Tactical officers, seeking protection behind heavy vehicles, could move up and “slowly, surgically … dissemble the blockade,” Straub said.
Police are likely to bring a range of tools, from box cutters to remove the plastic wrap blocking the avenue at several locations to potentially a heavy-duty backhoe or other truck to clear fortified fence and wooden structures, policing experts said.
Jim Fuda, who spent 33 years with the King County Sheriff’s Office and is now director of Law Enforcement Services for Crime Stoppers of Puget Sound, said he would expect police to have collected intelligence over the week on the protesters, including who among them sticks around at night and where and if they’re armed.
They also probably are diagramming the layout of the barricaded streets, he said.
To break up the 3 ½-week Capitol Hill Organized Protest, known as CHOP or the Capitol Hill Autonomous Zone, in Seattle this year, police brought in riot-clad officers with heavy tactical vehicles early in the morning on July 1 after that city’s mayor declared it an unlawful assembly the night before. They warned that anyone who remained would be arrested.
To ensure protesters stayed away after a sweep, police in Seattle rotated officers through to stand in lines blocking the area as a cleanup occurred, Fuda said.
The North Portland encampment “sounds like Capitol Hill, only a little bit smaller,” with a different vibe, he said.
Portland Police Chief Chuck Lovell, in a videotaped message on Wednesday, urged the activists to “leave the barricade,” saying police will enforce the law to restore “peace and order” to the neighborhood.
An occupation security patrol has formed inside the barricade, with some armed supporters seen on guard duty at the blockade’s intersections – such as one woman who stood at 6 a.m. Wednesday at the Northeast Skidmore Street intersection with Mississippi Avenue, a rifle slung across her shoulder, a handgun on her hip and a radio in hand.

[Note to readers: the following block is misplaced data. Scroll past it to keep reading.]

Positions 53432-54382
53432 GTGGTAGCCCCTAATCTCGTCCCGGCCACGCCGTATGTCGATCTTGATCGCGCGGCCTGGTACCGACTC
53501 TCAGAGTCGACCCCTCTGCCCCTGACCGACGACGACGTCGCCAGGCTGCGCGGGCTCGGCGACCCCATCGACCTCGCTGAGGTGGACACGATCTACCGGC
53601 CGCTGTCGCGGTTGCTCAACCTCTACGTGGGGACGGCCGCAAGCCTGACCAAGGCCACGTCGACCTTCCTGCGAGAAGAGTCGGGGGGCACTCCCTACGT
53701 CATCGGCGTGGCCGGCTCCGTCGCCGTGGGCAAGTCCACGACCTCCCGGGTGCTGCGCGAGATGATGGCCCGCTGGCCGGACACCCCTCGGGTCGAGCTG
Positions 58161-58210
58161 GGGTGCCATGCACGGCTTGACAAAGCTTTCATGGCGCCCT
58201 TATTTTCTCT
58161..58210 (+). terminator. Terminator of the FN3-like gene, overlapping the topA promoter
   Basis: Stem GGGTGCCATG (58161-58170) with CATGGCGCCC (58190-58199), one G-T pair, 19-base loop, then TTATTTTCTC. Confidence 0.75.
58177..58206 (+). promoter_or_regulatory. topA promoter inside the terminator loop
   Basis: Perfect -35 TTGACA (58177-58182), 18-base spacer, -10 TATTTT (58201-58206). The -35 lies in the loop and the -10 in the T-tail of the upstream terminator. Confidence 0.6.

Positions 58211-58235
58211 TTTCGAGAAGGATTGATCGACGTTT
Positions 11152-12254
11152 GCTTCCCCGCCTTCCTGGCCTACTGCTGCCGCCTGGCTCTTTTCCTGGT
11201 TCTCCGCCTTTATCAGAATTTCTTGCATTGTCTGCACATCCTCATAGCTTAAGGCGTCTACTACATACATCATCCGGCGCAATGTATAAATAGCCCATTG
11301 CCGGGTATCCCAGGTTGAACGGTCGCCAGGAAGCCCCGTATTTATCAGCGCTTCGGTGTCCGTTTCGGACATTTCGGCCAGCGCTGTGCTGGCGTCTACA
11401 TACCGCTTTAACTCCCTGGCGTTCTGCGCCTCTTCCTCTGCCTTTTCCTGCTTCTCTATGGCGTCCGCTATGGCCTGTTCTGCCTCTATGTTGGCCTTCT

While protesting an eviction, some protesters have aggressively escorted or ejected some members of the media from the blocked public streets or knocked cameras from their hands.
The militancy and Portland’s recent history of nightly protests that often turned into violent confrontations between police and some demonstrators make the situation more fraught than in other cities, said Eugene O’Donnell, a professor of law and police studies at John Jay College of Criminal Justice.
“To make a physical intervention, that’s risky in a functioning city with strong leadership on the same page,” O’Donnell said.
“It’s a recipe for a potential catastrophe in Portland,” where the city’s leadership has been “equivocal and confused” in its direction to police, he said.
Without the political leadership and support from the District Attorney’s Office to prosecute people who commit crimes, police will be placed in an untenable position, he said.
“If they bring out an armored vehicle in Portland, it’ll be a propaganda bonanza,” with the protesters crying, “there’s your militarized police,” he said.
“There’s no such thing as a no-risk contact in this situation,” O’Donnell said. “This will be risky no matter how it’s undertaken.”
— Maxine Bernstein